My name is Jonathan and I make photographs in Denver, CO, USA. I have been shooting for about ten years, but have really begun to focus on the craft of photography since early 2010. I also work as a videographer and creative director for a small nonprofit organization here in Denver.
What is your present photography project, what’s its history and how do relate to it?
Jonathan Vanderweit: My work focuses on the exploration of the world around us with specific regard to the interaction between humans and the natural environment. This means finding areas where nature has begun to reclaim the world of people, which here in the US often happens in formerly industrial/manufacturing areas as well as at the fringes of cities and towns. I love finding where our maintenance crews haven’t caught up or which taken on a kind of serendipitous equilibrium between the forces of creation and ruin.
My next two photo projects are extensions on this theme. One is a series of portraits of people who wear glasses or contact lenses. The photos will be displayed in pairs, the left a normal portrait of the subject in their glasses and the right will be a shot without them. The image on the right will have the focus corrected to account for the person’s natural visual acuity, with a different effect for each person depending if he/she is nearsighted, farsighted, or has astigmatism.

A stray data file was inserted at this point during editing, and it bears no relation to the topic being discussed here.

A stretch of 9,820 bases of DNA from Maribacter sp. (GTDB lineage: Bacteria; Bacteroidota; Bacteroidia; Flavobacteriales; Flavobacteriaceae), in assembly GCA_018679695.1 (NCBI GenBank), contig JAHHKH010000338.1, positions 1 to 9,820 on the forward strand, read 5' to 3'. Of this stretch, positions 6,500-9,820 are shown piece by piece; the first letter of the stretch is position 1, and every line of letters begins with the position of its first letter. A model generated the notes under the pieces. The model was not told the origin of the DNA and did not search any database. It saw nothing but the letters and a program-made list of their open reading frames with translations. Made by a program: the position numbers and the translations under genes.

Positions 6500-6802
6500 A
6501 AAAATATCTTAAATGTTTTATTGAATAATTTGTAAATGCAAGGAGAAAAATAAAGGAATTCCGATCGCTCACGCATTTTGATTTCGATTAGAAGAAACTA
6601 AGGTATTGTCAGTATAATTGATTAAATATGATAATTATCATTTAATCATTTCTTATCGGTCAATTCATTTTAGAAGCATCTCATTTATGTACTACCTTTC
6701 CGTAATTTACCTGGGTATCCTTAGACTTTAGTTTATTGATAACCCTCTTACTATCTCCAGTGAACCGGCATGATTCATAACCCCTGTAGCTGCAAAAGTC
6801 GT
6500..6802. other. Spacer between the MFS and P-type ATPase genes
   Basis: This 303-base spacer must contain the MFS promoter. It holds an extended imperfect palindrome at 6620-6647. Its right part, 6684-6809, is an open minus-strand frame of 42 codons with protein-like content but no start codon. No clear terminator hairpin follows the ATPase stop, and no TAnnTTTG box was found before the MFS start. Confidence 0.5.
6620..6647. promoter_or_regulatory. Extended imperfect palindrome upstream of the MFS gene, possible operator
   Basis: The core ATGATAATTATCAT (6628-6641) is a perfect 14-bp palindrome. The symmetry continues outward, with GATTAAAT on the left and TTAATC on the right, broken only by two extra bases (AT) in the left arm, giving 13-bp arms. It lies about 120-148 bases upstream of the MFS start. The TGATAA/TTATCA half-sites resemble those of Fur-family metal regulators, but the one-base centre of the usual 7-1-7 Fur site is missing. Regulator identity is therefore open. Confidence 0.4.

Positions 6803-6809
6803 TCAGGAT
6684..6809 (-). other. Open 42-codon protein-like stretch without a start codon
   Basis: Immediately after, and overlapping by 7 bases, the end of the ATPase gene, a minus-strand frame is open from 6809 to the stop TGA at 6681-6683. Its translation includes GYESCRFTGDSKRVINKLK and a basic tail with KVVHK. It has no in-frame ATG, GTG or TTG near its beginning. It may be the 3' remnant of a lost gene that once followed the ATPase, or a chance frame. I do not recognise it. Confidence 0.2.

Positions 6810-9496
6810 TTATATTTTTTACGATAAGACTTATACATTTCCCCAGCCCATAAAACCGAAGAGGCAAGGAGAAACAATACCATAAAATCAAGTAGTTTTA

The second project will use some of the locations I have discovered over the last year–walls, doorways, stairs, the urban features of Denver–as settings for exquisitely-dressed floating protagonists. These photos will explore the habitation of spaces that have previously been considered industrial or austere by inhabiting them with individuals bursting with style and weightlessness. Gven the labored past of many of these dwellings, one would expect that they be drab and deserted. In fact the opposite is proving true, homes in lofts and warehouses have strong draw for creative people and have become a highly desired place of residence.